Up front there are MacPherson struts, with five-link independent rear suspension; the steering box is identical to the electromechanical unit used in the upcoming next gen Mini. The tyres may be thin but this car turns. Because Northern Denmark is not particularly rich in twisty roads I tested the car in T-junctions. There was a slight wriggling about but all in all the i3 turns great, without roll or lateral sliding. We tried some beach drifting for the photo shoot but it didn't work out well, I suppose the narrow tyres dug deep into the loose surface and while you can theoretically disable ESP in reality it kept working. Also there isn't enough raw mass to get the car off balance - it's both easier and more entertaining to do this kind of stuff with, say, a Jaguar F-type

It's spacious, silent as a graveyard, as unique as it gets, it accelerates like a sports car but without drawing unwanted attention, and while we received the car with only partially charged batteries (we drove it in the afternoon) it still had enough juice in it for an entertaining drive. The i3 is not only for people who are happy to see a BMW e-car; it is also an interesting option for those who find it intriguing despite the fact that it does not have an internal combustion engine. Let me just add that driving the i3 was a pleasant change after the gritty 420d.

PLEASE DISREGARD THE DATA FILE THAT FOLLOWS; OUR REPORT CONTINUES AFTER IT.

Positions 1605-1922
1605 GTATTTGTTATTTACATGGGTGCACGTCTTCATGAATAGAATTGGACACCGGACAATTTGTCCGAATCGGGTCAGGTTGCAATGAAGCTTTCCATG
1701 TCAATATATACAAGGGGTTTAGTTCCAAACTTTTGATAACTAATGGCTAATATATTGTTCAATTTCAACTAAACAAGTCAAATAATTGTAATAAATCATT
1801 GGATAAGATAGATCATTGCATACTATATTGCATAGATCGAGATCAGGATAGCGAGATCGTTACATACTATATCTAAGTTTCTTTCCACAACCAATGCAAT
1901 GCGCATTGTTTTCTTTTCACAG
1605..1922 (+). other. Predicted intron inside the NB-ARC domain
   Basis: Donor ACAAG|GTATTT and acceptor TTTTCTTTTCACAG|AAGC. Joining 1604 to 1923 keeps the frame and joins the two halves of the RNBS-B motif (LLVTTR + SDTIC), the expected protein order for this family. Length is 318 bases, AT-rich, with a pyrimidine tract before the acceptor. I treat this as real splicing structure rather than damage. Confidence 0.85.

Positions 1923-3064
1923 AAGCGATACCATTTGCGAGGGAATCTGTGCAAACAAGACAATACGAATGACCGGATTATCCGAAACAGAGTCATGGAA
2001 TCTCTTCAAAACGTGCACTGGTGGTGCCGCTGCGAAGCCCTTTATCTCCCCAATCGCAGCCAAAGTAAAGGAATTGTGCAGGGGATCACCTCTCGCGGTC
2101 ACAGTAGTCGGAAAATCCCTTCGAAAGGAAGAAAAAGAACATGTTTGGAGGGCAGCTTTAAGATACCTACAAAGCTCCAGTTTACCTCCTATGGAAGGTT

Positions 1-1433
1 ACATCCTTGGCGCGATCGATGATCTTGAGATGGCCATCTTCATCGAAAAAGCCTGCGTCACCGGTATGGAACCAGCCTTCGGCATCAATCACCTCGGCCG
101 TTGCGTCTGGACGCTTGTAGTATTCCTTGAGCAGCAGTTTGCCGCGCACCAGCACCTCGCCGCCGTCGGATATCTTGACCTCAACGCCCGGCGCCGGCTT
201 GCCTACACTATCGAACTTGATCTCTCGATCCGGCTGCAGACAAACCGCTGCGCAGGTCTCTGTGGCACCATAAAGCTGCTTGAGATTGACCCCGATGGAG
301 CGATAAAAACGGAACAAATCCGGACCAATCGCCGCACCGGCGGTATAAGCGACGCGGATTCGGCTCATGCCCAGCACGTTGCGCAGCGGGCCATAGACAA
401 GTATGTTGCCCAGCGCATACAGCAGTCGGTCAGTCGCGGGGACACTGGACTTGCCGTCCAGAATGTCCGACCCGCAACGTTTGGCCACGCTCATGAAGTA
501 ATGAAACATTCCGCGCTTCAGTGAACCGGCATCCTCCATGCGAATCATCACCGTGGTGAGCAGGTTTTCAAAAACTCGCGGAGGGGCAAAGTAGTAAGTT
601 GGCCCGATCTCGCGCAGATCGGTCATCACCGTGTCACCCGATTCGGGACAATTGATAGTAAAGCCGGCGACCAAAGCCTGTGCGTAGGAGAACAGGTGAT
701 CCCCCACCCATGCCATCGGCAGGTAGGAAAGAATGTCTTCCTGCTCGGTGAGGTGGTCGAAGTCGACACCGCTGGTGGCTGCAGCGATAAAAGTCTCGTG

And this whole package costs... ahem... well, between 25 and 35 thousand Euros, depending on the level of incentives your government has chosen to support e-mobility with. Based on the insatiable greed of our political systems, regardless of who's in power, we'll need to go with 35K for our part. Unless you consider M-versions this car is more expensive than any 1-series model; even the top-of-the-line 125d is cheaper at about 33.500 (base specs, manual box), so we'll stick with that for comparison.

The 125d gives you 210 PS, the i3, 170, but the torque curve is smoother. That one has about 25% more luggage room, this one: better passenger space. That one is built using fine, classical automotive materials; this one has some cheap, recycled materials, but also carbon fibre, yet at the end of the day the i3 appears a lot more modern and makes the interior of the 125d look like a steam roller. The 125d runs on expensive fuel that you have to buy at the station, although fuel stops are rare. All the i3 needs is an electrical outlet, but charging takes a long time. That one is a stylish car by any taste, while this one is a weird Bang & Olufsen audio system that, for some strange reason, has grown two pairs of wheels. The choice between the two is not down to those couple hundred Euros. It's a question of mentality. Western European urban customers who make an effort to look modern and stylish will probably pick the i3; this is the iPhone 5 of the automotive world. Meanwhile, IC engined BMW's remain the choice for people who still use their trusty Nokia 6210 because it is a proven design. As for us here in CEE we'll probably stick with the push button technology, considering the price and all...